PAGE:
Better Together: N.J. Libraries partner with Literacy Groups to Bring ESL Training to Residents

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Courtesy of American Libraries

Three Essex County (N.J.) libraries—Bloomfield, Montclair, and South Orange—have joined together to provide literacy assistance to all county residents.

Located just outside Newark and New York City, the county’s libraries serve a population diverse in background, ethnicity, economic status, and education. Roughly one-third of its population speaks a language other than English. In recent years, South Orange has seen an influx of Haitian immigrants actively seeking English-language learning opportunities.

Working with Literacy Volunteers of America, the public libraries of Essex County provided publicity and space for volunteer training, instruction, conversation groups, and individual and small group tutoring.

The initiative values innovation and offers ample opportunity for outreach and collaboration with community organizations such as the Adult School of South Orange and Maplewood, which promoted the program to target populations.

“With the American Dream Starts @ your library funds, we were able to add much more to the English as a second language (ESL) materials than we had before,” says Lin-dita Cani, head of reference and library services for the South Orange Public Library. These materials included DVDs and CD-ROMs.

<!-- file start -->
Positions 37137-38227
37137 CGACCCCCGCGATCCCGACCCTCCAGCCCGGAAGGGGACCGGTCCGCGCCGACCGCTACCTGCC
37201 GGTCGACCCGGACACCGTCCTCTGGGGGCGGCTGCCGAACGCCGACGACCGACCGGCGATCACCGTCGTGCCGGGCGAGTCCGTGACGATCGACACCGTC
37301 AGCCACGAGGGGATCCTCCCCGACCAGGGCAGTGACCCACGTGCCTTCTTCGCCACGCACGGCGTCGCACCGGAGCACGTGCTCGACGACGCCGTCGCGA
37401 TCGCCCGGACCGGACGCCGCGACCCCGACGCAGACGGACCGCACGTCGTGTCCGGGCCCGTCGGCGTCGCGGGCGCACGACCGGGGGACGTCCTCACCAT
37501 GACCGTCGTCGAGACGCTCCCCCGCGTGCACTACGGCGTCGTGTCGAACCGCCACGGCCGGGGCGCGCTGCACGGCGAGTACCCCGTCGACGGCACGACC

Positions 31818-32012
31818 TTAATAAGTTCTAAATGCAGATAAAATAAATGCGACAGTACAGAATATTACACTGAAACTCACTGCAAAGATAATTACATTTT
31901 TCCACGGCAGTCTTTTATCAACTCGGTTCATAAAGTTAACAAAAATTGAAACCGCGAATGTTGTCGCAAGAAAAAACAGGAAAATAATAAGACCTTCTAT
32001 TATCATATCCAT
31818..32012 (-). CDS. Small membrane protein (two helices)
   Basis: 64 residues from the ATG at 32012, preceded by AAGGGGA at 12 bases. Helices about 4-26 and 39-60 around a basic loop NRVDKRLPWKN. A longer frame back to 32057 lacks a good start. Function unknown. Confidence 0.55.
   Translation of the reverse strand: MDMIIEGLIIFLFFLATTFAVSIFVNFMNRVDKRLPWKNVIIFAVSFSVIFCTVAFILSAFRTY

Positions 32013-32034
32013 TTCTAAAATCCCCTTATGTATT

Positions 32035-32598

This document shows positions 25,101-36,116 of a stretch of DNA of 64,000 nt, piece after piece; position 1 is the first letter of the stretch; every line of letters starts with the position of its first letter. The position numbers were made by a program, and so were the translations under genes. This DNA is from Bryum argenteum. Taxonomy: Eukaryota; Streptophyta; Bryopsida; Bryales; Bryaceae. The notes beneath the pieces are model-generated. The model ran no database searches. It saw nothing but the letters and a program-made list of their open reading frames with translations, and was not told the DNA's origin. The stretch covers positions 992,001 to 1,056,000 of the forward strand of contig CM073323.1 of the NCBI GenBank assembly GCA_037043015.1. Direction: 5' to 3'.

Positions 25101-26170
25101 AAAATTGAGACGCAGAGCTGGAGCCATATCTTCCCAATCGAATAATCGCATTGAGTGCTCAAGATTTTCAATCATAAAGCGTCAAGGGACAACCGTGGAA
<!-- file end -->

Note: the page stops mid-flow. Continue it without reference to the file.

“People use them a lot,” she says. “It’s made our life easier. We didn’t have the funds before to purchase more materials.”

Lydia Samatar, ESL instructor, has been working with Anabella Cirrincione, a student from Argentina who wanted to improve her English when she came to the library and learned about the program.

“It’s been really helpful for me,” Cirrincione says. “I want to learn English and also to travel. I have been traveling all around, from Chicago to Miami. I have friends from different countries. I like to know about different cultures.”

“We have a lot of fun,” Samatar adds.

Ayesha Makhdoom, a junior library assistant, says her mother, who is from Pakistan, went through the program. “She had a great tutor who helped her out, not only in learning English but also in getting the basic idea of the culture of living in the US,” she says. “You don’t realize, but even grocery shopping is completely different here than it would be in Pakistan.”

For more information visit the American Dream Starts @ your library toolkit.

Learn more about the Dollar General Literacy Foundation, including how to make a donation.

The library’s ESL lessons  have provided students with practical advice, such as how to go grocery shopping.

Working with Literacy Volunteers of America, the public libraries of Essex County, New Jersey, provide publicity and space for volunteer training, instruction, conversation groups, and tutoring.

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